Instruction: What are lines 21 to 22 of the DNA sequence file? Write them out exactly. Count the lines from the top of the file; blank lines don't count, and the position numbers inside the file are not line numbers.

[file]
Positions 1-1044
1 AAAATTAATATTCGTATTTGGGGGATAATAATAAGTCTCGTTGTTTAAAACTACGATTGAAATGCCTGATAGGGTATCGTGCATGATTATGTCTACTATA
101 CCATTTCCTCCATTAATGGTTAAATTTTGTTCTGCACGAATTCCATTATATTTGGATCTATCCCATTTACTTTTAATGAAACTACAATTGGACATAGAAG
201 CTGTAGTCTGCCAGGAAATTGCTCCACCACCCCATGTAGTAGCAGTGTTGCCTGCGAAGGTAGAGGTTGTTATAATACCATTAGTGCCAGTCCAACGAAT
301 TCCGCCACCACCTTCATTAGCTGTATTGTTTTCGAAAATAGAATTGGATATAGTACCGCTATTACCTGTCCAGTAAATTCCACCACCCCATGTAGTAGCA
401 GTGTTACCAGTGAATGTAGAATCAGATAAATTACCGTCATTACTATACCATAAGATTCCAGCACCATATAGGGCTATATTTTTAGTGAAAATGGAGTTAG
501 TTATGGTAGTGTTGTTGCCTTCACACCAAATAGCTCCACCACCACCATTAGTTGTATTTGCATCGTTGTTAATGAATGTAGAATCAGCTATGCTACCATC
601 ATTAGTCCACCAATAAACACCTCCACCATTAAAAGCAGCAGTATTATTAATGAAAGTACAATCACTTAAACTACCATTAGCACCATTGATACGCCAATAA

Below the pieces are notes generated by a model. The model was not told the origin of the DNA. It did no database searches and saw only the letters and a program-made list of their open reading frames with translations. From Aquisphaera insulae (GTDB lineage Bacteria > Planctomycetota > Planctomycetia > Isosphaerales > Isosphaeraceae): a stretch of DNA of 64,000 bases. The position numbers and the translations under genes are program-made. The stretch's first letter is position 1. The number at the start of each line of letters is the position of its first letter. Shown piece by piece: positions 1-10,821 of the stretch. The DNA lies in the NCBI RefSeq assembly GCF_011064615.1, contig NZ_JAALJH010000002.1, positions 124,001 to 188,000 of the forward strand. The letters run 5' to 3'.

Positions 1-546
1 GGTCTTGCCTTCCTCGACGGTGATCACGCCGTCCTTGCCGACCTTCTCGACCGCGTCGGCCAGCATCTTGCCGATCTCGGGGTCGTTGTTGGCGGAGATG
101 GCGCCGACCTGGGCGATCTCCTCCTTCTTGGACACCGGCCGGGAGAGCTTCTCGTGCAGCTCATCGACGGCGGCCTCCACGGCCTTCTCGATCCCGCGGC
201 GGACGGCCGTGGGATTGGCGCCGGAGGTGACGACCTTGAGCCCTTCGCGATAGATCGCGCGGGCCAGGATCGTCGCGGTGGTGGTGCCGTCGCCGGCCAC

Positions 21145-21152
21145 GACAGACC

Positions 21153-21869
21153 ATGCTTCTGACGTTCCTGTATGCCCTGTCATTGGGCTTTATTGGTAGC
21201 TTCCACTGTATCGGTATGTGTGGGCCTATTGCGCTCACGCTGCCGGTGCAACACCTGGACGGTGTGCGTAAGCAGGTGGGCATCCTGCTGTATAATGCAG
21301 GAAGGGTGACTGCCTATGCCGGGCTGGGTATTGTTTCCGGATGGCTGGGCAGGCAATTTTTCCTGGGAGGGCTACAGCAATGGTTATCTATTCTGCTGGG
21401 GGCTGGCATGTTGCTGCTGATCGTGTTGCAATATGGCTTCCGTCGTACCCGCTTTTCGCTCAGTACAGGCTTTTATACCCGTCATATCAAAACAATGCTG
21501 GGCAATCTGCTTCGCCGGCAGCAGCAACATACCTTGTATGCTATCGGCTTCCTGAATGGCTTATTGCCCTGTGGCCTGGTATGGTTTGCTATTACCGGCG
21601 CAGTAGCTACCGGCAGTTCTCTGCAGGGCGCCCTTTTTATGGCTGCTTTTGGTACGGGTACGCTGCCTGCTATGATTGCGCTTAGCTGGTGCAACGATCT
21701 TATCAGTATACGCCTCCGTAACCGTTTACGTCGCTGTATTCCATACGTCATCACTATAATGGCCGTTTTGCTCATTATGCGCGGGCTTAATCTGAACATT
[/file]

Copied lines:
21501 GGCAATCTGCTTCGCCGGCAGCAGCAACATACCTTGTATGCTATCGGCTTCCTGAATGGCTTATTGCCCTGTGGCCTGGTATGGTTTGCTATTACCGGCG
21601 CAGTAGCTACCGGCAGTTCTCTGCAGGGCGCCCTTTTTATGGCTGCTTTTGGTACGGGTACGCTGCCTGCTATGATTGCGCTTAGCTGGTGCAACGATCT